Thursday, March 30, 2006

New Project with Anne Loo and Eric Jarvis

Today I had the honor of beginning a new project with Anne Loo. Anne is a song writer who writes in a distinctly '70's style'. Think Burt Bacharach, early 70's Dean Martin--velvety-voiced smoking crooners. Then add the Allman Brothers, add some horns then a splash of 2006 U2... That's our target. Cool, huh?

Riding shotgun with me on this production is Eric Jarvis. Eric is going to do most of the heavy lifting, instrumentally speaking. Eric and Anne and I will be playing all of the instruments, and we have a jazz ensemble of the highest calibre waiting in the wings to do our third song (70's torch/jazz).

Anne says she takes bad pictures, so I warmed up to the face shot gradually:

I'm trying to get in a 70's mood with my photos and such.

I'll report again after our next arranging session. We all had a ball. Eric, Anne, and I are definitly on the same page.

Sunday, March 26, 2006

Classic Tracks: Tribu de Ixchel

Tonight, I just happened to be checking out a new set of UE earbud-style headphones, and I wanted to see how well they reproduced low end. I dialed up some songs from the band, Tribu de Ixchel, and was instantly flung back in time to when Robbie Parrish and I were working with the band. (The earbuds must be awesome). Not only did the music sound good, I was reminded just how amazing the band was, and was delighted to hear how fresh the CD still sounded today.

In the mid and late 1990's, Robbie and I had the pleasure of working with Tribu. The band members quickly became family to Robbie and I, and we were blessed to work on two excellent CD's together, the last of which, Crema Latina was one of the best CD's I have ever worked on--getting high marks both sonically and performance-wise, with exceptional songwriting. Rodney Meyer's mastering of the CD was exceptional, and in my opinion, the high water mark for his career in the rock category.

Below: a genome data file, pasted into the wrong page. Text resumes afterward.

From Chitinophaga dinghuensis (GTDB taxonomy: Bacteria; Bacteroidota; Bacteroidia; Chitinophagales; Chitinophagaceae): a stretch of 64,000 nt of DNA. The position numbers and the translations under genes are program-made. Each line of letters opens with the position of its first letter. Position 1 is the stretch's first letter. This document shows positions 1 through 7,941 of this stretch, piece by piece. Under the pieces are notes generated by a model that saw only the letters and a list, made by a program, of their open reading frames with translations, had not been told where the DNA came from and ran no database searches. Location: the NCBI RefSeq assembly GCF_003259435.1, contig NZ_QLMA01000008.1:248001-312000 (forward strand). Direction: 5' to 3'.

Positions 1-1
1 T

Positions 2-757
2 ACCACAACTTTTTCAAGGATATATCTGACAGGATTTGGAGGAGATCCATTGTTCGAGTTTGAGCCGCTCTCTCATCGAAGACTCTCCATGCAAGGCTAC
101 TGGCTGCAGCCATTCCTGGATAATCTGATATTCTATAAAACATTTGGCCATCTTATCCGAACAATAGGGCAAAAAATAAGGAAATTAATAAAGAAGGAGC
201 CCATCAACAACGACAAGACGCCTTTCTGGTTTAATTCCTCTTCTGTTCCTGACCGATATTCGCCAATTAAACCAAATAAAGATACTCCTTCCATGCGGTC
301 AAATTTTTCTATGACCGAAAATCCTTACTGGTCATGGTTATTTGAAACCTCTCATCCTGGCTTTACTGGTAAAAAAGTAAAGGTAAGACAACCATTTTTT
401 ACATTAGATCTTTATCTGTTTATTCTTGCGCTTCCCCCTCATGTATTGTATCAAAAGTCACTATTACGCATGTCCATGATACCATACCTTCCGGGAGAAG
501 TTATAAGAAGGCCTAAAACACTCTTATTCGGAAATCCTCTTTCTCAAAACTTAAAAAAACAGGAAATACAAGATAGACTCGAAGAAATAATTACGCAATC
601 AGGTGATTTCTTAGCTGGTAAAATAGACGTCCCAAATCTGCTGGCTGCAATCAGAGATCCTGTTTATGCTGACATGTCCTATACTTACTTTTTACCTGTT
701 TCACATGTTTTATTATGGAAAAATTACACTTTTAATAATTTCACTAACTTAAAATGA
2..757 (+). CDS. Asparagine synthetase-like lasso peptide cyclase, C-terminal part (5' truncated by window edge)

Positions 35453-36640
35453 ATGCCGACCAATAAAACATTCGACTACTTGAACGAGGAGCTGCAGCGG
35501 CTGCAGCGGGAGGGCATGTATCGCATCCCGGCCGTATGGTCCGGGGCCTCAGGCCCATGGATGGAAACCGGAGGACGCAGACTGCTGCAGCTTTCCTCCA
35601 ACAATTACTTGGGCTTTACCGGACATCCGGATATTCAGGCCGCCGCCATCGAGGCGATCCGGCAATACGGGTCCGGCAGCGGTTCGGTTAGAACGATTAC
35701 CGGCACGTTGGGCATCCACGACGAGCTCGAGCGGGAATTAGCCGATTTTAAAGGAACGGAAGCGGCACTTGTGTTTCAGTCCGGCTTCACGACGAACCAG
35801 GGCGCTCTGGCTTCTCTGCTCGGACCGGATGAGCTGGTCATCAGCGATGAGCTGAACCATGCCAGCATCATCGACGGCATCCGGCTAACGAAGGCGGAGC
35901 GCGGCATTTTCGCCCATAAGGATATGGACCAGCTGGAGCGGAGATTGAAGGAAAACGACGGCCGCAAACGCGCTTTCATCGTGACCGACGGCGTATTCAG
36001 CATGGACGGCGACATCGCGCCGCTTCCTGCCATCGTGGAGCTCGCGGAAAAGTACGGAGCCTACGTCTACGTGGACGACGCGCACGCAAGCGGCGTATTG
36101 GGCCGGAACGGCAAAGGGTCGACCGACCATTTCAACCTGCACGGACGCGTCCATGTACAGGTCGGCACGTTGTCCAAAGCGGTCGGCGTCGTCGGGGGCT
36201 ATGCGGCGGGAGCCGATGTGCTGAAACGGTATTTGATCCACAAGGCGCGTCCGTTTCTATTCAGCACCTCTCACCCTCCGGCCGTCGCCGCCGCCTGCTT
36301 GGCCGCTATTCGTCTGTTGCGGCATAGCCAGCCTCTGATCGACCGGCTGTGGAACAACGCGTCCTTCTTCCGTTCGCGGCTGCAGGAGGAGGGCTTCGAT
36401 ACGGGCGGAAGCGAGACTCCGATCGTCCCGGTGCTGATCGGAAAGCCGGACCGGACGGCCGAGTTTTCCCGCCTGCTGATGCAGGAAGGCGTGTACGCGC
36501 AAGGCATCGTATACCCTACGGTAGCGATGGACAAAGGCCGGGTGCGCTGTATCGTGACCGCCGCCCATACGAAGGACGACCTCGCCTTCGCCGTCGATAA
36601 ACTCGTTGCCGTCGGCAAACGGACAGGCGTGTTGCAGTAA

We cut the tracks on 2" analog, and slaved two (!) Tascam DA-88's to that reel for a total of 40 audio tracks which we mixed using just the console automation. At that time we did not have Pro Tools in Studio A at SugarHill. We had the same 44 input Neotek Elite that we have now, so I brought all of the effect returns in on the mic pre-amps, padded down as heavily as I could. Consequently, the sound is huge.

Back in November of 2000 when we were were mixing, I had not yet made the transition into producing full time, and I was grateful to be part of a team with Robbie and the band. Robbie got some of the most amazing vocal performances out of Jerri and Jessie. His drum, bass and percussion ideas were equally superior. I was sort of in charge of the guitar performances, and maintaining the overall focus of the record's sound. Robbie was definitely the lead guy on this project.

Here is the song 'Restira la Ilusion'. This song is a beautiful ballad that included rock, traditional latin, and hip hop elements. It was a bear to mix because we had two completely different drum kits (NOT submixed) to contend with in different parts of the song. It was the first song that I ever spent two days mixing. It think that it was worth it. The lyrical nature of the lead vocal, along with Jerri's beautiful voice made the song one of my favorites that I have ever worked on.

While you are at it check out this song, too: 'Cama de Fuego'. This song rocks super hard, and Gabe's bass is uber-funky.

An interesting aside is that both songs feature keyboardist Michael Ramos, who has a killer songwriter/performer in his own right, and is the sideman of choice for John Melencamp and Patti Griffin. Robbie got Michael down to Houston to spread some of his love on our tracks, and his parts really added to the beauty of the songs.

Alas, Tribu is no longer BUT the core members of Tribu are continuing their journey in an excellent project, Triple.

Glad I got the headphones!

Saturday, March 18, 2006


As for my showcase with Maggie Walters: Seymour Stein was in the audience last night, as was David Garza, Sarah Sharp, and other movers and shakers in the business. The show went very well--especially after a rough soundcheck. It wasn't transcendent like our KGSR/Four Seasons gig, but it was still quite good, and the audience seemed to love it, which is, of course, what really counts.

I went to see the famous 'trainwreck' band, The Brian Jonestown Massacre which was more fun than I thought it would be (has anyone seen the movie Dig? If so then you know what I mean), then I struck out to see 'The John Popper Project with DJ Logic. John is the lead singer, harmonica player of Blues Traveler. John is the coolest harmonica player on the planet (imho), and his new project is uber-funk. Guesting were Ian Neville on keyboards, and my good friend, Carlos Sosa (Bob Schneider, Boom Box, Texas Horns), on tenor sax. The show was rocky--equipment problems, ran late, and they pulled the plug on them at 2:30--BUT,.... it had that magic.... Great players and good songs.